Project management deals with the proper organization of the projects components. A company can initiate any project that its managers aim at completing. Some of the good examples of projects initiated by organization include launching event for a new product developed by the company or the product marketing campaign for an already product. Projects are usually activities that are started out of the usual business operations. They are usually created at a specific time to meet certain set objectives. According to Hauhey (2009), a project consumes time and resource, and this explains why careful measures should be put in place when initiating projects in an organization. Since managers of most of the organization today are charged with the responsibility of initiating the projects, they should have a clear understanding of the terminologies, the concepts, principles and the theories required to appropriately, apply them in the management of their projects.
The Key Managerial Terminology, Concepts, Principles & Theories and Their application in Project Management
Once the managers of the organization have started the projects, they must complete them within the stipulated period of time and using the resources specifically set aside for that purpose. This is because organization mostly initiate different projects at a time, therefore any delay in one of the projects will ultimately affect other projects. Since the management of projects requires the managers of the organizations to plan, organize, secure, manage, lead and then control the available resources in achieving the set goals ad objectives of the project (Field & Keller, 1998). These functions of project management are almost identical to the general management functions identified by theorists such as Henri Fayol. He categorized the functions of managers of the organization into five namely: planning, organizing, staffing, directing and controlling. The organizational managers while managing their projects should therefore apply these theories in order to effectively, achieve the projects objectives. Therefore, organizational managers charged with the management of the projects of the organization should possess adequate managerial skills that will aid them in the accomplishment of the set project goals and objectives effectively and efficiently using the available resources within the organization (Boyes, 2011).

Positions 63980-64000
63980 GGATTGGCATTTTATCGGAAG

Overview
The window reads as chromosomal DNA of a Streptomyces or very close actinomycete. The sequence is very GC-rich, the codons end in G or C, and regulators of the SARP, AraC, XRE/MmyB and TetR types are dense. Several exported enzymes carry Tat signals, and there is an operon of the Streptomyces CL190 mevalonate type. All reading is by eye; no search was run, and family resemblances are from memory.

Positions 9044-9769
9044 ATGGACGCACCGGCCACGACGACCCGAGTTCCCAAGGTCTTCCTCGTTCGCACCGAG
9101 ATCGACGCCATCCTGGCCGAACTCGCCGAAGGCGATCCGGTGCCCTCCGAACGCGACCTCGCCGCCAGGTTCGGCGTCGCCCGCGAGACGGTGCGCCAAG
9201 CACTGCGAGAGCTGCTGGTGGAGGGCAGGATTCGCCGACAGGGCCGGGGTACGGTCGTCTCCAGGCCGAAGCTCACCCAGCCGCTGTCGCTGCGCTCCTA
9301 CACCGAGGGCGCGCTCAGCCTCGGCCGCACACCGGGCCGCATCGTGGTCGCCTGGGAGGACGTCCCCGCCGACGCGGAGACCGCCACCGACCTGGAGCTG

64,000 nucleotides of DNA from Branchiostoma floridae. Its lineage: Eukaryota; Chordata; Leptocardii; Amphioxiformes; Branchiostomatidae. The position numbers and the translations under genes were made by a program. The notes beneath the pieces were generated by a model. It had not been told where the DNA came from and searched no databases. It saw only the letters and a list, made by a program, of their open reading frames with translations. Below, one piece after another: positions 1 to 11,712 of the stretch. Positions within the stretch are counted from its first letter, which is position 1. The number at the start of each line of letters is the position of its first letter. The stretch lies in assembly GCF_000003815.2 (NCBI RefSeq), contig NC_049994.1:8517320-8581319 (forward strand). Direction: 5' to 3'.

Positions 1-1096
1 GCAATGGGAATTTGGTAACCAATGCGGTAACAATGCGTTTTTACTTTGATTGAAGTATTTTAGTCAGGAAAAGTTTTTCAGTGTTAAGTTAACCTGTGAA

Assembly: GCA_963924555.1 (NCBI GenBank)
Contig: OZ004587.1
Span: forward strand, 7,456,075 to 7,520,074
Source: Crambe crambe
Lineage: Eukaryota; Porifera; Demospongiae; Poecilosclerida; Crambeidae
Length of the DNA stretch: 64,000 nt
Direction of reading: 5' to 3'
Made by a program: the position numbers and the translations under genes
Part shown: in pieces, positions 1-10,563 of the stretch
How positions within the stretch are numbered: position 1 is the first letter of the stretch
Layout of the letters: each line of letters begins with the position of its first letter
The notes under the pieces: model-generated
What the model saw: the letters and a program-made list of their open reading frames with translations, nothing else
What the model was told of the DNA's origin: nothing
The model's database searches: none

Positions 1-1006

The managerial concepts help the manager of an organization to generate thoughtful ideas while managing the project. This enables managers to start and complete the projects of the organization within the set project period of time and using the resources that are set aside for that particular purpose. The managerial principles are the doctrine and the laws that guide the managers of different organization in the management of their projects. These principles of management normally vary from one organization to another since they are uniquely formulated or adopted to fit the different organization situations. Therefore, different managers in charge of managing different projects will apply different managerial principles in their managerial tasks (Curlee & Gordon, 2011).
According to Phillips (2009), after the goals and objectives of the projects have been set, the managers should decide on the most appropriate managerial principles that will be used in guiding these thoughtful actions and achieve the desired projects results. The managerial terminologies enhance organizational managers to create and sustain a competitive edge for their organization. This is possible with specific managerial terminologies for the different organizations the managers hold positions. When setting and implementing the goals and objectives of the projects, managers need to, correctly apply the managerial terminologies that they properly understand.
Incase, the managers of an organization use the managerial terminologies incorrectly especially on projects that directly involve their customers, they will eventually mislead their customers which is likely, to lead to customers dissatisfaction. Such projects include those with direct effects on customers like launching a new product. Such acts results into loss of customer loyalty to the organization. For managers to manage successfully the organization projects and achieve the set objectives, they must effectively manage the four core projects elements. These projects elements comprise of the project resources, scope, money and time. Effective project management requires all these elements of projects to be simultaneously managed essentially to ensure exemplary success in the project (Phillips, 2009). While managing their projects, the organization managers should apply the managerial principles to abet them in attaining their objectives and goals. This will not only enable them to complete the projects in time scheduled, but will also lead to success of the organization generally.